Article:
I found myself dealing with a very forceful woman the other day who just wouldn’t accept that I couldn’t give her an appointment because I was fully booked up.
She refused to hear what I was saying and continued to push at my personal boundaries for several minutes.
Feeling the pressure building up inside me, I had to fight with every fibre of my being to not fall back into an old pattern of mine: being a people-pleaser.
There was a time in my life when I would’ve just given in and created an extra space somewhere in my schedule, knowing full well that it would inconvenience me significantly and cause me to feel overwhelmed.
I used to be the sort of person who:
- just couldn’t say ‘no’.
- felt responsible for how other people felt.
- felt uncomfortable if someone was angry with me or disapproved of me.
- avoided conflict like the plague.
- pretended to agree with everyone.
- apologised for everything, even if it had nothing to do with me.
- felt burdened by all the things I had to do.
- moulded my behaviour to fit in with whomever I was with.
- would never say anything if my feelings were being hurt.
So, what changed?
Two simple things.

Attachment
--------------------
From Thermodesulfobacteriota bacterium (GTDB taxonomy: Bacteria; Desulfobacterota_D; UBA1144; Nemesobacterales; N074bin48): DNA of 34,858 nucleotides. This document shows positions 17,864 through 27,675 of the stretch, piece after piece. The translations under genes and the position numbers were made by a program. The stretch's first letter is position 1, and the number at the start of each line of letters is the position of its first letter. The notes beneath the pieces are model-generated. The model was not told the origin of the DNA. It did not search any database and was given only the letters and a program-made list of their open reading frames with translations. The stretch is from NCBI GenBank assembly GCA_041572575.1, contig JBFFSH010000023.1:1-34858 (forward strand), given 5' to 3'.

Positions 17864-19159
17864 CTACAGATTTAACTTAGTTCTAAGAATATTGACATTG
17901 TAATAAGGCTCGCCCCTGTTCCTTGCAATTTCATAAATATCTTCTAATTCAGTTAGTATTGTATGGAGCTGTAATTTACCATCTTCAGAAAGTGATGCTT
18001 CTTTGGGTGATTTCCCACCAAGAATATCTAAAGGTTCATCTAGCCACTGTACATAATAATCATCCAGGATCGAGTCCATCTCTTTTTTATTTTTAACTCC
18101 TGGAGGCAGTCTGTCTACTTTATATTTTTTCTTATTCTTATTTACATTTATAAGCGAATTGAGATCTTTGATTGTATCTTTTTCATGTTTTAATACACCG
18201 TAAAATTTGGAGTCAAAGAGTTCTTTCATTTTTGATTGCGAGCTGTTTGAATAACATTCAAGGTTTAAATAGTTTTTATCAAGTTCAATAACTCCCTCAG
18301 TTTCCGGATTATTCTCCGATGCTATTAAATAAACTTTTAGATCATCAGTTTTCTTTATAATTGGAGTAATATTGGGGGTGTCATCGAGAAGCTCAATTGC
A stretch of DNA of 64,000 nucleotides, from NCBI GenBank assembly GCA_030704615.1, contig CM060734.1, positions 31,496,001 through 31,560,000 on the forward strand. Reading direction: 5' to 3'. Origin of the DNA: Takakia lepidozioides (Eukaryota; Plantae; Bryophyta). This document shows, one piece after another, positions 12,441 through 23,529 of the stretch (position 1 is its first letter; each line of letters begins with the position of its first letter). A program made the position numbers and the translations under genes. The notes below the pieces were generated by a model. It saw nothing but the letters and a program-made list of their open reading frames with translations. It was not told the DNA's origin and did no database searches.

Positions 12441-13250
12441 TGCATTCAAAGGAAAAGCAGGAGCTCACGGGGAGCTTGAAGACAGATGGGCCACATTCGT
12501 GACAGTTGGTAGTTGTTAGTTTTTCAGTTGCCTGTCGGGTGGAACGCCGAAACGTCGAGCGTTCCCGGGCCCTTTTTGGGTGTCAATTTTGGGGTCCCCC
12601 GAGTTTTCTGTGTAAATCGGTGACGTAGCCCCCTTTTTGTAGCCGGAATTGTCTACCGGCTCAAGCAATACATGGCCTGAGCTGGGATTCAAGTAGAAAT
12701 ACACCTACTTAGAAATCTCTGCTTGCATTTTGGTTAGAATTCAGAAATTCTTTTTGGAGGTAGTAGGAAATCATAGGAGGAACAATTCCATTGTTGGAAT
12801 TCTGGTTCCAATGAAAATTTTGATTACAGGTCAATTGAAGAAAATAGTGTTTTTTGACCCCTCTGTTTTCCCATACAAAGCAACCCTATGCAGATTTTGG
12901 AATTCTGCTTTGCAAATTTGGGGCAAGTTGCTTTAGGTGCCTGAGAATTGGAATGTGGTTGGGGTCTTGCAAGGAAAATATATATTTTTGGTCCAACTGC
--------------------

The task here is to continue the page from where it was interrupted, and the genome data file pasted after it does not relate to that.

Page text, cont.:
I became consciously aware of the balance of power between myself and others.
And I started valuing myself.
The old, people-pleasing me used to put everyone else’s needs and wishes well above my own.
I was actively brought up to do this. I learnt from an early age that what mattered most was that I kept everyone else happy, even if it went against my own needs and wishes.
The balance of power was strongly tipped towards other people.
And, I did it so well … until, that is, it started creating unbearable stress in my life, and I had little choice but to look at how I was showing up in my own life.
The fact that I had been elevating other people’s needs above my own for so long pointed directly to my lack of self-worth. I wasn’t important enough in my own eyes to be bothered about myself.
This created a lot of internal conflict, anxiety and unhappiness.
Not any more!
I now value and respect myself enough to know that my needs are just as important as anyone else’s.
I’m clear about my boundaries and willing to assert them.
And I am constantly striving to equalise any power imbalances in my personal relationships.
As for the lady who wouldn’t take no for an answer, well, I managed to hold my ground, firmly but politely, and in the end she had to accept that the best I could do was put her on my waiting list.
Left unchecked, people-pleasing can be a harmful tendency. If you recognise any of the traits listed earlier in yourself, spend a few minutes reflecting on the distribution of power between you and the significant others in your life.
Identify any relationships where you may be minimising yourself in order to please others.
Then work towards cultivating a greater sense of self-worth.
Here’s an earlier blog showing you how: How to Cultivate Greater Self Worth
If you are serious about stepping into your power then invest in a copy of my book “The Power of Speaking your Truth”. This is a practical, down-to-earth, easy to follow self-help guide that will coach you to reconnect with your personal power.